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Paleontology - Life Sciences - 10.01.2022
Jurassic Giant - The Largest Marine Reptile Skeleton Ever Unearthed in Britain
Jurassic Giant - The Largest Marine Reptile Skeleton Ever Unearthed in Britain
The fossilised remains of Britain's largest ichthyosaur, colloquially known as a 'Sea Dragon', have been discovered at the Rutland Water Nature Reserve, owned and run by Anglian Water. It is the biggest and most complete skeleton of its kind found to date in the UK and is also thought to be the first ichthyosaur of its species found in the country.

Life Sciences - Paleontology - 22.12.2021
Modern mammals originated after dinosaur extinction, confirms new study
Modern mammals originated after dinosaur extinction, confirms new study
The most detailed timeline of mammal evolution to date has been set out in a new study co-led by UCL researchers. The Nature paper describes a new and fast computational approach to obtain precisely dated evolutionary trees, known as 'timetrees'. The authors used the novel method to analyse a mammal genomic dataset and answer a long-standing question around whether modern placental mammal groups originated before or after the Cretaceous-Palaeogene (K-Pg) mass extinction, which wiped out over 70% of all species, including all dinosaurs.

Paleontology - Life Sciences - 21.12.2021
Exquisitely preserved embryo found inside fossilised dinosaur egg
Exquisitely preserved embryo found inside fossilised dinosaur egg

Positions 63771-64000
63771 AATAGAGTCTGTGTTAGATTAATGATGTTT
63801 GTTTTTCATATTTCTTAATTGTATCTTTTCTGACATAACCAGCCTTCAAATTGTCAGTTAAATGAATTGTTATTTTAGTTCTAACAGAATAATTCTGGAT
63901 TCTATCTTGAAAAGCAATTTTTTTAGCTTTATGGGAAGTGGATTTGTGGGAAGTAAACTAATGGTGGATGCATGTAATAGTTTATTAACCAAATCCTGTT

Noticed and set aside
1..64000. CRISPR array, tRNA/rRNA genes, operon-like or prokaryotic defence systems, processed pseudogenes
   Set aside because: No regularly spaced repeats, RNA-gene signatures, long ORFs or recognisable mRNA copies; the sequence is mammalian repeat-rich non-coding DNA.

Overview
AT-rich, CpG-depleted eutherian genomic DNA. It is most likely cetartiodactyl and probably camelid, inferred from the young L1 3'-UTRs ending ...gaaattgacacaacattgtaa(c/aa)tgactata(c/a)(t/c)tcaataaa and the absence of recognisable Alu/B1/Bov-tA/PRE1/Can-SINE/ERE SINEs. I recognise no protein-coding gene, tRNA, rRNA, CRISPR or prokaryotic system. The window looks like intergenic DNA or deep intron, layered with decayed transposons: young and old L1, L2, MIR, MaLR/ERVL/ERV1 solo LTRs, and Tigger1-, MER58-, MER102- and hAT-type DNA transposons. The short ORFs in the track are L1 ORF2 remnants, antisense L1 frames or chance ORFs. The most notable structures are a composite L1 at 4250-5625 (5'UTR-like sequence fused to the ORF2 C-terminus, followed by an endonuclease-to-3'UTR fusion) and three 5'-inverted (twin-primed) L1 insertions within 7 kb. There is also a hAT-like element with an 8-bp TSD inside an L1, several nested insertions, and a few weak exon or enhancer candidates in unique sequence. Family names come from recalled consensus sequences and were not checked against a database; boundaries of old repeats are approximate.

Share this page Share on Twitter Share on facebook Share on linkedin Share on email A 72- to 66-million-year-old embryo found inside a fossilised dinosaur egg sheds new light on the link between the behaviour of modern birds and dinosaurs, according to a new study. The embryo, dubbed 'Baby Yingliang', was discovered in the Late Cretaceous rocks of Ganzhou, southern China and belongs to a toothless theropod dinosaur, or oviraptorosaur.

Paleontology - Life Sciences - 17.12.2021
Sauropod dinosaurs were restricted to warmer regions of Earth
Sauropod dinosaurs were restricted to warmer regions of Earth
Giant, long-necked sauropods, thought to include the largest land animals ever, preferred to live in warmer regions on Earth, suggesting they may have had a different physiology from other dinosaurs, finds a new study led by researchers at UCL and the University of Vigo. The study, published in the journal Current Biology , investigated the enigma of why sauropod fossils are only found at lower latitudes, while fossils of other main dinosaur types seem ubiquitously present, with many located in the polar regions.

Paleontology - Life Sciences - 16.12.2021
Theropod dinosaur jaws became stronger as they evolved - study
Theropod dinosaur jaws became stronger as they evolved - study
Share this page Share on Twitter Share on facebook Share on linkedin Share on email Theropod dinosaurs evolved more robust jaws through time allowing them to consume tougher food, a new study reveals. Researchers used digital modelling and computer simulation to uncover a common trend of jaw strengthening in theropods - expanding the rear jaw portion in all groups, as well as evolving an upturned jaw in carnivores and a downturned jaw in herbivores.